Jackie | 16 February 2015


Very good Andrew. Thank you.
Michael Duck | 16 February 2015


I too am appalled by the prime minister's comments on the Human Rights commissioner's report on the medical condition of children in detention. For him to state in Parliament that the Commissioner's report was a 'Stitch up" is just another Pontius Pilate stunt by him. But he and Mr Morrison still trumpet that they have stopped the boats. Yes, but at what cost. It is these comments that makes me ashamed to be an Australian, especially while I'm being governed by these people who govern without compassion for humanity seeking refuge from death and the destruction of their homelands. Thanks Andrew please keep writing about these inhumane acts.
Paul Rummery | 16 February 2015


Paul is right. The Australian people as a whole are right behind the Prime Minister and his off-shore processing policy. I have to believe this is due to ignorance and blatant disinformation, but in any case pressure on the political parties is only the beginning. It's about Australian hearts and minds, and now's the time for Christians to demonstrate what it is to be leaven in the dough.
Joan Seymour | 16 February 2015


The Abbott government is certainly not decent, or acting with any integrity, in dealing with abuses of refugees & their children in detention. As Jesus said "Suffer the little children to come unto me"
John Cronin, Toowoomba Q | 16 February 2015


Joan, you are so right. It is about Australian hearts and minds. The education that we receive in schools, the messages and attitudes implied and promoted by the media, the quality of debate that is engendered and encouraged in daily life does little to provoke in imaginative ways the search for a deeper reality to the meaning of life , the mystery of creation. In hospital recently, The nurse who was attending me made comment on the death sentence possibly coming down on our two Australian young men who were convicted as drug carriers. Serves them right she said. The drugs they allowed onto the market killed others. Their turn to pay the price. I misguidedly had thought a person in a caring profession would have had a more compassionate or open view. We get the politicians we deserve. Our current bunch does not say much about what we Australians stand for. Too much of Abbott though and we'll all soon be cheering on team australia and wearing the blue tie and not even bat an eyelid to exploitation of the poor ,indigenous and asylum seekers. Words become actions sooner or later. Let us not speak in false tongues and continue to speak up , write letters and stimulate debate. Thanks as usual to Andrew for his guidance and support.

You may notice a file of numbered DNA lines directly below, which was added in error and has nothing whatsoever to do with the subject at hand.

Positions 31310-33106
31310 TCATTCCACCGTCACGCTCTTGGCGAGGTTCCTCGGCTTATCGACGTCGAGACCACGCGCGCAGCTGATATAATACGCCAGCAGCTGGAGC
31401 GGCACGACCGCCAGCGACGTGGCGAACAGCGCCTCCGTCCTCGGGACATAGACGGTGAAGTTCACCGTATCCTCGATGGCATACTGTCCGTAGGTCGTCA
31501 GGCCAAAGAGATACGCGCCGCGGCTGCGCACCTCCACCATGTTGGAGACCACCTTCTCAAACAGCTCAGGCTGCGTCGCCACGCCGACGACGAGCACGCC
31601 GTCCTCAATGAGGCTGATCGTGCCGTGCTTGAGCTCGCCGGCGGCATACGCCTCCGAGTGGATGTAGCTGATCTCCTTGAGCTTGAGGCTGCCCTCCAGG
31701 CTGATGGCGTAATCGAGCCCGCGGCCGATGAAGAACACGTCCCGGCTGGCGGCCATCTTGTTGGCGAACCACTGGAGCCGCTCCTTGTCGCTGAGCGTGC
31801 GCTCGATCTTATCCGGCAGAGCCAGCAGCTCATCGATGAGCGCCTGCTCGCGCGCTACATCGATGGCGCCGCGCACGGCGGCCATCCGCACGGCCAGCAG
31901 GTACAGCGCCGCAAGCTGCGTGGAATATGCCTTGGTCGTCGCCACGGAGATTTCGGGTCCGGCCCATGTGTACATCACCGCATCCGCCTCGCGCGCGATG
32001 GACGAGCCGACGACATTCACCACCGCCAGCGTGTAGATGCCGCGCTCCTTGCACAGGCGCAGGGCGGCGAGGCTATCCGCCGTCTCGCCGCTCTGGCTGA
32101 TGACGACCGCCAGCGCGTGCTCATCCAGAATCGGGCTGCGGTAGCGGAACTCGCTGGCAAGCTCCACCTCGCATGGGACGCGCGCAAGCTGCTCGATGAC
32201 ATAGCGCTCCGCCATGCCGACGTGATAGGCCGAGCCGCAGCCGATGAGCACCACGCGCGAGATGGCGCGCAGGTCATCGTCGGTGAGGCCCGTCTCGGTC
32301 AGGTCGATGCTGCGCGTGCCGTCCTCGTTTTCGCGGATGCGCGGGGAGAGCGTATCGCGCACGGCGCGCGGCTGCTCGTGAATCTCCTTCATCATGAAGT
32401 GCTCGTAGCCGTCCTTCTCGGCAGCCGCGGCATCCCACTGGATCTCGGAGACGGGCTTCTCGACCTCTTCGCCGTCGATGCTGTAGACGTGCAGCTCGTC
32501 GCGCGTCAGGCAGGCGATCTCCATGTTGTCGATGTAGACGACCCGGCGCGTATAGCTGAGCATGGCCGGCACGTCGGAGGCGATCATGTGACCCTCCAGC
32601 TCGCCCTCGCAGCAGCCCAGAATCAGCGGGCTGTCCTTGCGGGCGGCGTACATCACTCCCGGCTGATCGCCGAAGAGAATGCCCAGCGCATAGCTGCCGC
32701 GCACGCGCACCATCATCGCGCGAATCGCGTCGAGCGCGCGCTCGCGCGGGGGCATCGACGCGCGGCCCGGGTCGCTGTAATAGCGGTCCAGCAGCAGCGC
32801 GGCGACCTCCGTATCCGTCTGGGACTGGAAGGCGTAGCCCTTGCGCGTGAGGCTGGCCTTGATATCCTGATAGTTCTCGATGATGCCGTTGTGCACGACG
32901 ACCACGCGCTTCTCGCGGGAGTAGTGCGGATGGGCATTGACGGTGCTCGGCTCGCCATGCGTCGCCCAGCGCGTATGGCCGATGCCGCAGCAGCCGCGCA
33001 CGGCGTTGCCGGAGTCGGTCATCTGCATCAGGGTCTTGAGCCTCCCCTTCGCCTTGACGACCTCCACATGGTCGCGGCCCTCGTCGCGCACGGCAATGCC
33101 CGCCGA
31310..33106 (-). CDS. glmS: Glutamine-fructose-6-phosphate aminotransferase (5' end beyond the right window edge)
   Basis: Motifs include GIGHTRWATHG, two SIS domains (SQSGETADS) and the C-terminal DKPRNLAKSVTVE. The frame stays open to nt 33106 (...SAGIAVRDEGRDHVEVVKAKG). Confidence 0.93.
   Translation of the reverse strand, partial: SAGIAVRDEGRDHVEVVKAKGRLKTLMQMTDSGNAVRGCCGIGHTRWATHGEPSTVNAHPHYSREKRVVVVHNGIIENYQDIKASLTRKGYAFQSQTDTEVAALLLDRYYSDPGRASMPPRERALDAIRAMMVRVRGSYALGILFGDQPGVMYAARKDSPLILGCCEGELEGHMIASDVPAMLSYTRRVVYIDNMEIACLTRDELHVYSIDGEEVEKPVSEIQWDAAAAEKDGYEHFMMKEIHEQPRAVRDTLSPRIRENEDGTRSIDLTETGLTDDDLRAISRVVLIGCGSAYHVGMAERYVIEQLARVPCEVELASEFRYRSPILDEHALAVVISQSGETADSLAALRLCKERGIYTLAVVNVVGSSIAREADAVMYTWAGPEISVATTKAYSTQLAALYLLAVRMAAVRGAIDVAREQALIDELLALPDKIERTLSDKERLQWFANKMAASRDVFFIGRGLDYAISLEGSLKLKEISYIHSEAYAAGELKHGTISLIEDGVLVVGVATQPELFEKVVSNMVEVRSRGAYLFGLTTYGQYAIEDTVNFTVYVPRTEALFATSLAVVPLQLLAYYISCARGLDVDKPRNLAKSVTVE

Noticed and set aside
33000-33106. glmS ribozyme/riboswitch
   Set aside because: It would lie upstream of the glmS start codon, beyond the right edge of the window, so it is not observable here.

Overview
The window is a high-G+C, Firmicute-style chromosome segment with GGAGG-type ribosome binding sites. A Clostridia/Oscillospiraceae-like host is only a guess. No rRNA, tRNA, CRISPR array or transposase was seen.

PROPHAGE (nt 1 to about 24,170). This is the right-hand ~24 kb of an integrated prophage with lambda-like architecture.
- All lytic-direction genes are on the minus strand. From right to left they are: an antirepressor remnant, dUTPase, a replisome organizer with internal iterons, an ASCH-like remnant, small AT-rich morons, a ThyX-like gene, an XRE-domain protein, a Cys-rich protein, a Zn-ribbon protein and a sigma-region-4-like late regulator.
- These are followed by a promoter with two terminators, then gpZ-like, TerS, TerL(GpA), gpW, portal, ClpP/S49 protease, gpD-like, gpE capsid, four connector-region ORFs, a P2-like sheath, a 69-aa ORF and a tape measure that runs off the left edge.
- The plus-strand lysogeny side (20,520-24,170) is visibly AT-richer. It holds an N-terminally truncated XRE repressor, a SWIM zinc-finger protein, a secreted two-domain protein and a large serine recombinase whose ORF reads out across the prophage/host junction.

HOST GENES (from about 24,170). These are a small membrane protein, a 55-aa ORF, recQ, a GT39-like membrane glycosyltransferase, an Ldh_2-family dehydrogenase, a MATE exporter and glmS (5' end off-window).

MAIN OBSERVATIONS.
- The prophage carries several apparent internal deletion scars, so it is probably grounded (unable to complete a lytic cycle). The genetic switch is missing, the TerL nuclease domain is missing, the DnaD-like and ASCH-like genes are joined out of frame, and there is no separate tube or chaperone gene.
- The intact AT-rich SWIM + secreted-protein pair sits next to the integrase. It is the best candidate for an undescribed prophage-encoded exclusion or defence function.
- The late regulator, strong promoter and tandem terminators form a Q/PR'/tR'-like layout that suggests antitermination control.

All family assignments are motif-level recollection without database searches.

Celia | 16 February 2015


Thanks, Andrew. I'd also like to remind fellow readers of a relevant truth that Gillian Triggs certainly understands, but that Labor fence sitters like Richard Marles do not, or conveniently pretend not to: that the continuing detention of children and families in no way adds to the effective deterrent that currently exists in the policies and processes of Operation Sovereign Borders, later this year to metastasise into the permanent maritime arm of the new Border Protection Force. As long as Australia can afford to patrol the whole maritime region between our shores and Indonesia, to intercept boats fon the high seas( illegally, but that does not stop OSB) , and to use throwaway lifeboats (also illegally) where needed to push people back safely to Indonesian shores without invading Indonesian maritime space, no lives will be lost on Australia's watch at sea, and the cruelty of our detention gulags is thus wholly redundant. it enrages me that Labor continues to give cynical ideological backup to the Coalition's blind, otiose cruelty.
Tony Kevin | 16 February 2015